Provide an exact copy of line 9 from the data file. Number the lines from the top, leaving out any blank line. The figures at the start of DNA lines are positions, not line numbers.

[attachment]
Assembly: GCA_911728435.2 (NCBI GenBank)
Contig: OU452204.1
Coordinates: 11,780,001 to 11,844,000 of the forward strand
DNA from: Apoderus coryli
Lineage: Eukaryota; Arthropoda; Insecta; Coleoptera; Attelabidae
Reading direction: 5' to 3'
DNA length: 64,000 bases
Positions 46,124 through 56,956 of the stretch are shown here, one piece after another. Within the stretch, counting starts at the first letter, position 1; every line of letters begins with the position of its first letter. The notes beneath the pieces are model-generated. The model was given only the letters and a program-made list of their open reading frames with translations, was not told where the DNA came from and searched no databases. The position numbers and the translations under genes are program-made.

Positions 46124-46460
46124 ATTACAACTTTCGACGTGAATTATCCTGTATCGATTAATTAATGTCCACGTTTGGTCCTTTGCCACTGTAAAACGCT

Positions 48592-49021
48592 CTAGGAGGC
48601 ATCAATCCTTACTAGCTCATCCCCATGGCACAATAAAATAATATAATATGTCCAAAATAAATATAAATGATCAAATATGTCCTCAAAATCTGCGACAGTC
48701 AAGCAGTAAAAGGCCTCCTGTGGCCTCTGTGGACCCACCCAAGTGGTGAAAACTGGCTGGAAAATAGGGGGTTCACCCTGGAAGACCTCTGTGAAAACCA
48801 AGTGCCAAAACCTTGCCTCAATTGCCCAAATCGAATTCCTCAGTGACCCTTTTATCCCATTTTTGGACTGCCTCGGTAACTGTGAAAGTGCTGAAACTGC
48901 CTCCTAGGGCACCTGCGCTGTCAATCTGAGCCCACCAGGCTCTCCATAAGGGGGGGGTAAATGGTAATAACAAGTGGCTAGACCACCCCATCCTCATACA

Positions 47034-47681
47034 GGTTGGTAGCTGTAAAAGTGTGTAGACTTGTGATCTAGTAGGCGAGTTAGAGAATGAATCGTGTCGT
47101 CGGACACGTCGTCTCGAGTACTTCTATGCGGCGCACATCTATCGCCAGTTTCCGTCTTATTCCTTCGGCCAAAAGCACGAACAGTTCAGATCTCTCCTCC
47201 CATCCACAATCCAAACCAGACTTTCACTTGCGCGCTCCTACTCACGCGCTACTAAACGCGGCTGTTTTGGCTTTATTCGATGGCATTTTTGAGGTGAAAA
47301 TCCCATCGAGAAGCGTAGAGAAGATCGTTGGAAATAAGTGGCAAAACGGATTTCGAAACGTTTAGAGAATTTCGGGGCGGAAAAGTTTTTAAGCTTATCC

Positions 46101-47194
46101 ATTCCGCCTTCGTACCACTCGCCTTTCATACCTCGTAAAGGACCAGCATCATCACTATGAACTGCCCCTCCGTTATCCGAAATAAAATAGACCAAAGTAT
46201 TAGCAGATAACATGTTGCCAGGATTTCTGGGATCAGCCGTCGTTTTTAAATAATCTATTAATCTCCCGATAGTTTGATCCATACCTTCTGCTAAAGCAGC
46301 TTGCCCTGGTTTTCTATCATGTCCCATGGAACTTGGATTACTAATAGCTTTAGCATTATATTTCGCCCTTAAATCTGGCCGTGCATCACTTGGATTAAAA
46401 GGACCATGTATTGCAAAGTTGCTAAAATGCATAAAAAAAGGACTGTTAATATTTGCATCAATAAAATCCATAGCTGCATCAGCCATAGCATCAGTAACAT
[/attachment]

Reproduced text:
Positions 46124-46460